it should come to pass that he should lose his crown';
perhaps he wished to rule over the Romans himself;
but, whatever were his reasons, he did resolve to go.
to war with Rome.
First of all, however, he sent a message to the

88 Stories of the Old Romans.
Romans commanding them to receive Tarquin again
as their king. But this they would not do, not only
because of the solemn oath they had taken never to
have a king in Rome again, but also because they
knew how cruel, and wicked a tyrant he was, and
had not forgotten poor Lucretia. Then Porsena
declared war against them, collected a very large
army, and marched against the city. The people all
round were frightened when they saw it advancing,
and knew that it was coming to avenge Tarquin's.
banishment, and fled towards Rome. Crowds stopped
the highways for a mile round the city,-old people
on crutches, women and little children, sick people on
litters, country people from the farms and vineyards,
with their flocks and herds,--all were -seeking safety
in Rome from the army of the Etruscan king; and
soon, instead of the happy homes and peaceful fields
they had left, were smoking ruins and barren wastes
where his soldiers and horsemen had been.
Near the city, but on the other side of the river
Tiber, was a fortress called Janiculum, built on a hill
of that name, and behind that fortress was a bridge
over the Tiber, leading right into the city. King
Porsena took and destroyed this fortress; and when
he had done this, and killed the soldiers who defended
it, he had nothing to do but to march his soldiers
across this bridge into the city, so that the people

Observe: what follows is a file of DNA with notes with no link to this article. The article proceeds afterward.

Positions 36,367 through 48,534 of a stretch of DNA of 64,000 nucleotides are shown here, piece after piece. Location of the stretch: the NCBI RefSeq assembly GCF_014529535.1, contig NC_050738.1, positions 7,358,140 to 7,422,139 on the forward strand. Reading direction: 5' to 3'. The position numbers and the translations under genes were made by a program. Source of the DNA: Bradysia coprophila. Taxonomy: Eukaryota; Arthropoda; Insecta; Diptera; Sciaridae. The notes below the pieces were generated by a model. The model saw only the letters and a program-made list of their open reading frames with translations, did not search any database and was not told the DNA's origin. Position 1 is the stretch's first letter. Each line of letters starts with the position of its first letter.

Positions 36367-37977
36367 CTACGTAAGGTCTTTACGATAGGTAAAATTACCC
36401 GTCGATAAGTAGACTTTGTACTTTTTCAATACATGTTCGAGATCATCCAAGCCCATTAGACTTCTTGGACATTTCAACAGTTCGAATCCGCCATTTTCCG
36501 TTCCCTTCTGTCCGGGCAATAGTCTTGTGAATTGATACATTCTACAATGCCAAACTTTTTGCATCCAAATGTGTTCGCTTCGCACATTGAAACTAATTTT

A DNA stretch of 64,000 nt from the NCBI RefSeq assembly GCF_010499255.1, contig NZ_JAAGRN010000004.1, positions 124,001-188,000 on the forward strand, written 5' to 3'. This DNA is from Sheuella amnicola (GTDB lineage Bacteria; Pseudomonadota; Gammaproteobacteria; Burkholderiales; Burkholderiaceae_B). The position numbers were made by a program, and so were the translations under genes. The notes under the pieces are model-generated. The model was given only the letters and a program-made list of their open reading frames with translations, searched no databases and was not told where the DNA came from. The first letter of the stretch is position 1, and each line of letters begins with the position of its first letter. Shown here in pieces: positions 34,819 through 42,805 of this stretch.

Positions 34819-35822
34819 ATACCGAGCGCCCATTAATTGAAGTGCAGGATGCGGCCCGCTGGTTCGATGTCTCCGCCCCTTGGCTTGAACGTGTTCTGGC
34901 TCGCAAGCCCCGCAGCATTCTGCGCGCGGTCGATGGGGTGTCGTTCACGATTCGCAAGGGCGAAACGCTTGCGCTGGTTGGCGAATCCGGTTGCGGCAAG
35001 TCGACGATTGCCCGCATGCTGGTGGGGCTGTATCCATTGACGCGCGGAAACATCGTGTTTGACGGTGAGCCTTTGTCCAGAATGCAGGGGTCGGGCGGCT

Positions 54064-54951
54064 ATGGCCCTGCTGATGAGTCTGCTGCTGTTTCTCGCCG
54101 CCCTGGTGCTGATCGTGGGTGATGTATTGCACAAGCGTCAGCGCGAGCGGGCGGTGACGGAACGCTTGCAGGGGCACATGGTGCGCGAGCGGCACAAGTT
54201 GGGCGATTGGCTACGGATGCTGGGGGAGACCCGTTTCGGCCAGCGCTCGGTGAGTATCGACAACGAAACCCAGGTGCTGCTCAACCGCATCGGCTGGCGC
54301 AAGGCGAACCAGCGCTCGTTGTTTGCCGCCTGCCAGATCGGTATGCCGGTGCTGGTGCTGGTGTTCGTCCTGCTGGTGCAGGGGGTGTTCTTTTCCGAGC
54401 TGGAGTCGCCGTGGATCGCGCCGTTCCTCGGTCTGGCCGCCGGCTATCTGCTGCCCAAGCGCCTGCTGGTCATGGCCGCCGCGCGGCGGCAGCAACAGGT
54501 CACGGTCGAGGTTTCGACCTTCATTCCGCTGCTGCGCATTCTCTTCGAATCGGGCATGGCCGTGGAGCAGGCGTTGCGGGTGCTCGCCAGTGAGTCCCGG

gave themselves up for lost. There was only one way

How Horatius bravely Defended the Bridge. 89
of preventing this: they must destroy the bridge
before Porsena's army could cross it; and this the
consuls and people resolved tb do, so that there might
be the wide Tiber between them and their foes.
But would there be time ? The great army was
marching on, and the people could see afar off the
clouds of dust which they raised, and catch now and
then in the bright sunlight the glittering of their
spears and helmets. Soon they would be at the
bridge; and, if they crossed the bridge, they could
march at once into the city. On they came, and the
Roman soldiers, terrified, threw down their arms and
fled. A few hours, yes, only a few minutes more now,
and those who had fled to the city for protection, as
well as those who dwelt there, would be cruelly slain,
or, what was even worse, be compelled-to receive the
wicked Tarquin as,their king.!
Then one brave man, the captain of the gate, stood
up and said, "Destroy the bridge as soon as possible;
burn it, hew it down, anything, only destroy it. I
will stand -against the foe at the entrance as long as
I live, so that they shall not come into the city."
Then two others said, "And we will stand with thee."
The name of the first was Horatius Codes, and of the
others Spurius Lartits, and Herminius. Horatius
was a descendant of the Horatius who fought so
bravely with the Albans, and won the victory for
Rome. So these three went forth, and stood in the

90 Stories of the Old Romans.

narrow gateway of the bridge, to fight against the
thousands of Porsena's army, that they might not get
into Rome.
On came the great army, for Porsena and his
officers thought they could soon take the bridge; and
when they saw none there to defend it but Horatius
and his two brave companions they raised a great
shout of laughter. But theysoon found that there
was nothing to laugh at; for as one after another
approached the gate, the swords of Horatius and his
companions smote them so that they lay dead, until
their bodies were heaped up in front of these three
brave men, and helped to defend them from the foe.
Then Horatius shouted aloud to the Etruscans,
challenging them to fight, and calling them the slaves
of tyrants who came to oppress others. Again they
rushed forward, and threw their spears, but he caught
them on his shield. They tried hard to force him
over the bridge, but he held firm, though he had
received a wound. All at once he heard a great shout
from the people calling to them to come back, and a,